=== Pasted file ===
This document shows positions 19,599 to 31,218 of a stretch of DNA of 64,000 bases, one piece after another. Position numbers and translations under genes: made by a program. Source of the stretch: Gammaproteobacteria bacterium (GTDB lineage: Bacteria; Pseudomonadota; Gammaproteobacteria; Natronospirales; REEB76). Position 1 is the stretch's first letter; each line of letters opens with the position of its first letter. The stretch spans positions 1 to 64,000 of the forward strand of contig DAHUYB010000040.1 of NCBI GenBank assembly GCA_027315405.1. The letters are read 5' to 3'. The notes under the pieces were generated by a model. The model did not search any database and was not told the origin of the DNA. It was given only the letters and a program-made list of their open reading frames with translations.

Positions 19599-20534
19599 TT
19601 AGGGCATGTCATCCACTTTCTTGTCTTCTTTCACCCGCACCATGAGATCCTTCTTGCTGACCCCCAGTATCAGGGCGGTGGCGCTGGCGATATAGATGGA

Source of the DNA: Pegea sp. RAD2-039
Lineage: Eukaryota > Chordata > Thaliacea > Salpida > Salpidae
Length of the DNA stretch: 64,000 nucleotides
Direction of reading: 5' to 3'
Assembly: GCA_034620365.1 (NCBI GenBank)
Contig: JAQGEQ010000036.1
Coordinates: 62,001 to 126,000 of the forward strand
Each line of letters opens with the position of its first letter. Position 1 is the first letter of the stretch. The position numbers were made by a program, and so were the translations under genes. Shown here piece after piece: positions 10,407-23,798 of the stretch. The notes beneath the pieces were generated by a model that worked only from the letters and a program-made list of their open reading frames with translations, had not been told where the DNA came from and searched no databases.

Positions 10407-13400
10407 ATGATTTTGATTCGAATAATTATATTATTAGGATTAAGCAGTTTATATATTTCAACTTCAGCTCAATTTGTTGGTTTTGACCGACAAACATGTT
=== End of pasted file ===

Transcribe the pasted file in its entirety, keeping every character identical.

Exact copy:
This document shows positions 19,599 to 31,218 of a stretch of DNA of 64,000 bases, one piece after another. Position numbers and translations under genes: made by a program. Source of the stretch: Gammaproteobacteria bacterium (GTDB lineage: Bacteria; Pseudomonadota; Gammaproteobacteria; Natronospirales; REEB76). Position 1 is the stretch's first letter; each line of letters opens with the position of its first letter. The stretch spans positions 1 to 64,000 of the forward strand of contig DAHUYB010000040.1 of NCBI GenBank assembly GCA_027315405.1. The letters are read 5' to 3'. The notes under the pieces were generated by a model. The model did not search any database and was not told the origin of the DNA. It was given only the letters and a program-made list of their open reading frames with translations.

Positions 19599-20534
19599 TT
19601 AGGGCATGTCATCCACTTTCTTGTCTTCTTTCACCCGCACCATGAGATCCTTCTTGCTGACCCCCAGTATCAGGGCGGTGGCGCTGGCGATATAGATGGA

Source of the DNA: Pegea sp. RAD2-039
Lineage: Eukaryota > Chordata > Thaliacea > Salpida > Salpidae
Length of the DNA stretch: 64,000 nucleotides
Direction of reading: 5' to 3'
Assembly: GCA_034620365.1 (NCBI GenBank)
Contig: JAQGEQ010000036.1
Coordinates: 62,001 to 126,000 of the forward strand
Each line of letters opens with the position of its first letter. Position 1 is the first letter of the stretch. The position numbers were made by a program, and so were the translations under genes. Shown here piece after piece: positions 10,407-23,798 of the stretch. The notes beneath the pieces were generated by a model that worked only from the letters and a program-made list of their open reading frames with translations, had not been told where the DNA came from and searched no databases.

Positions 10407-13400
10407 ATGATTTTGATTCGAATAATTATATTATTAGGATTAAGCAGTTTATATATTTCAACTTCAGCTCAATTTGTTGGTTTTGACCGACAAACATGTT